Now here we are – people cannot wait to say red when somebody else says green. People are all but at each other’s throats about having the last word, and not caring about hurting other people. We are truly 180 degrees from where we were on September 11, 2001, after what could easily be described as our country’s most devastating tragedy. How did we get here, and how do we get back to the simpler times of the past, where people had more genuine respect of others, and couldn’t easily hide behind their vicious comments on social media, or feeling entitled to be so vocal about their hatred?

There’s more than one reason why I choose
Vermont maple syrup.

This morning, the Quaker Company decided to focus on re-branding and renaming their Aunt Jemima syrup. People are losing their fucking minds over this, as there’s a divide that is all but based on color on this decision. A lot of social media comments have been made, varying from “this is ridiculous”, this is “extreme political correctness” (as well as some other vile comments that I flat-out refuse to reprint), to people saying that it represents a depiction of slavery, and is still part of the negative stereotypes of Black people that should’ve gone away a long time ago. What’s really pissing me off today is the feeling of hesitance – yes, I’ve always found the images of items such as this syrup and Uncle Ben’s Rice as “outdated”, and I can’t express how they make me feel as a Black person without fear of backlash, and that really fucking sucks. As a society, are we too stuck in our ways that we can’t even try to see things from a different perspective. I have one White friend who told me that they never saw this as offensive, because they thought this was a depiction of people who escaped slavery. I can see and understand why they had that perspective. What I really respected was that the also took the time to research the story of Aunt Jemima, and realized that this was created on the depiction of a ‘house slave.”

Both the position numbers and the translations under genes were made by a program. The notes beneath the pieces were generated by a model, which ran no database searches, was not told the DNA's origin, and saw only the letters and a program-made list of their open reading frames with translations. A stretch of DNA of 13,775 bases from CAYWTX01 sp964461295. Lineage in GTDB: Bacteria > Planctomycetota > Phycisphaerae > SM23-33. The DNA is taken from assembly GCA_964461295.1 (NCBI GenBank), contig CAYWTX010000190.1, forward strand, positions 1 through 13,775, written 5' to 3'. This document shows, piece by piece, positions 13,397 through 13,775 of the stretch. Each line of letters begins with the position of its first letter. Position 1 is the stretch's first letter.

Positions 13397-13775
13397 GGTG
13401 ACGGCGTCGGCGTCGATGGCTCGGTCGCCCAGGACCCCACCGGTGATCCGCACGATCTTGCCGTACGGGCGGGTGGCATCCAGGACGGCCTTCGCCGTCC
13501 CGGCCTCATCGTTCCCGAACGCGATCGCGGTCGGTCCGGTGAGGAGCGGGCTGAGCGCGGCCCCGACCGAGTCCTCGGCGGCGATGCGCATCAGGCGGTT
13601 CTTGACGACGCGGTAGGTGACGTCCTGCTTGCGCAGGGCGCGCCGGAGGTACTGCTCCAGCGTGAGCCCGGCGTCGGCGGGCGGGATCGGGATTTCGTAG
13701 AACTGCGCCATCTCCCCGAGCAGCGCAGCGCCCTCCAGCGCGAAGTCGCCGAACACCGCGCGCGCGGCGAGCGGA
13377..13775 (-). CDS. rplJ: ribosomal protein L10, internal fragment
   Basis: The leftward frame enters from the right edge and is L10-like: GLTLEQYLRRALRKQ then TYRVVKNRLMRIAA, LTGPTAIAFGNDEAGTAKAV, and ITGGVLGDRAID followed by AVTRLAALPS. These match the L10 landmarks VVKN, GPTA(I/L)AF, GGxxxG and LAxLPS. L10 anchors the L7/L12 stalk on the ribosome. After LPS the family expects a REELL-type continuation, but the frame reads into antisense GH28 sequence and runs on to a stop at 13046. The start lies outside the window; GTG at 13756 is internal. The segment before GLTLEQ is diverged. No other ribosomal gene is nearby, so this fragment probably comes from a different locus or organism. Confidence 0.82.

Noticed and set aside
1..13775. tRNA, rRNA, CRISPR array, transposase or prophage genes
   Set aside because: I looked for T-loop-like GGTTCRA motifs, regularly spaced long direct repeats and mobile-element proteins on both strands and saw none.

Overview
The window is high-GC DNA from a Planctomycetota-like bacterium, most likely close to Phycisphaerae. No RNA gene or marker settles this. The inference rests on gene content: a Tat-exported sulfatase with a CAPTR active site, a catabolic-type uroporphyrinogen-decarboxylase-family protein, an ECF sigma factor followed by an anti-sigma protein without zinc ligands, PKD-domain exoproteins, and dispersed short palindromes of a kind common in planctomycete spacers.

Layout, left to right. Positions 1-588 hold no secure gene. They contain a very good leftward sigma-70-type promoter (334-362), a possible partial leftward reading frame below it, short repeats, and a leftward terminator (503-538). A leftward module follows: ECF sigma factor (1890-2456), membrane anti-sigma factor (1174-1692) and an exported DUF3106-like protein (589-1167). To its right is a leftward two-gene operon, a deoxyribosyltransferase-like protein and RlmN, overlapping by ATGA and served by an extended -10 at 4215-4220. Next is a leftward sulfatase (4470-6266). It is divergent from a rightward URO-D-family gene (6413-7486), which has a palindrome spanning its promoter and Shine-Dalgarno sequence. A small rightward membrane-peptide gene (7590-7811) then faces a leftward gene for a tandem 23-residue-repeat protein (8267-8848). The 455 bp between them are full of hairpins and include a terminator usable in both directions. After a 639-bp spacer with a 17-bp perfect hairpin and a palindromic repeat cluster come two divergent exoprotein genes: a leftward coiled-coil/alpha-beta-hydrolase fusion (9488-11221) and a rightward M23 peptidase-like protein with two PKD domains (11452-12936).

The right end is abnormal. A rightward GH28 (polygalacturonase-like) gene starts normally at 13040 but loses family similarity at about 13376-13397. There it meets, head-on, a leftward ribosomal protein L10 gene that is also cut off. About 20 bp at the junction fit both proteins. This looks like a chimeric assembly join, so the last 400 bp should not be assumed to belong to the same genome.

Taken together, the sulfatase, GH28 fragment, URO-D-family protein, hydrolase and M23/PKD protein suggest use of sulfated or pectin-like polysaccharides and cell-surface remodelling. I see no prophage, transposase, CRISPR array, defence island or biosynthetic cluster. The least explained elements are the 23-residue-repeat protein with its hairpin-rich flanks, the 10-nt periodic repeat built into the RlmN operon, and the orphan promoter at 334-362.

I shudder to think of how much worse things will become before they start to get better. I hope that there’s more of a focus of learning and understanding going forward, instead of fighting and trolling. There truly are no winners right now. All I can do is try to be the change that I would love to see in our society, and hope that others will join me in doing the same.

If you need to reach me, just call my beeper.

ass in the water, toes in the sand? a great beach weekend.

It was the perfect weekend to get away. Last week felt incredibly exhausting and toxic, and we were feeling tired of being cooped up in the house. After doing all of the verification of Phase 2 COVID guidelines, we went to Virginia Beach this weekend.

No, it was NOT a nude beach!
Jenn lowered her straps for an even shoulder tan. 😂

We had perfect weather for being on the beach…not too hot, a fantastic ocean breeze, and plenty of sunshine. Although we did not plan this as the weekend for going, this was also the 53rd anniversary of the “Loving vs. State of Virginia”, overturning the state’s ban on interracial marriage. With the current strife of racism crippling our country, it was nice to be reminded of something so incredibly important and positive.

A beautiful sunset.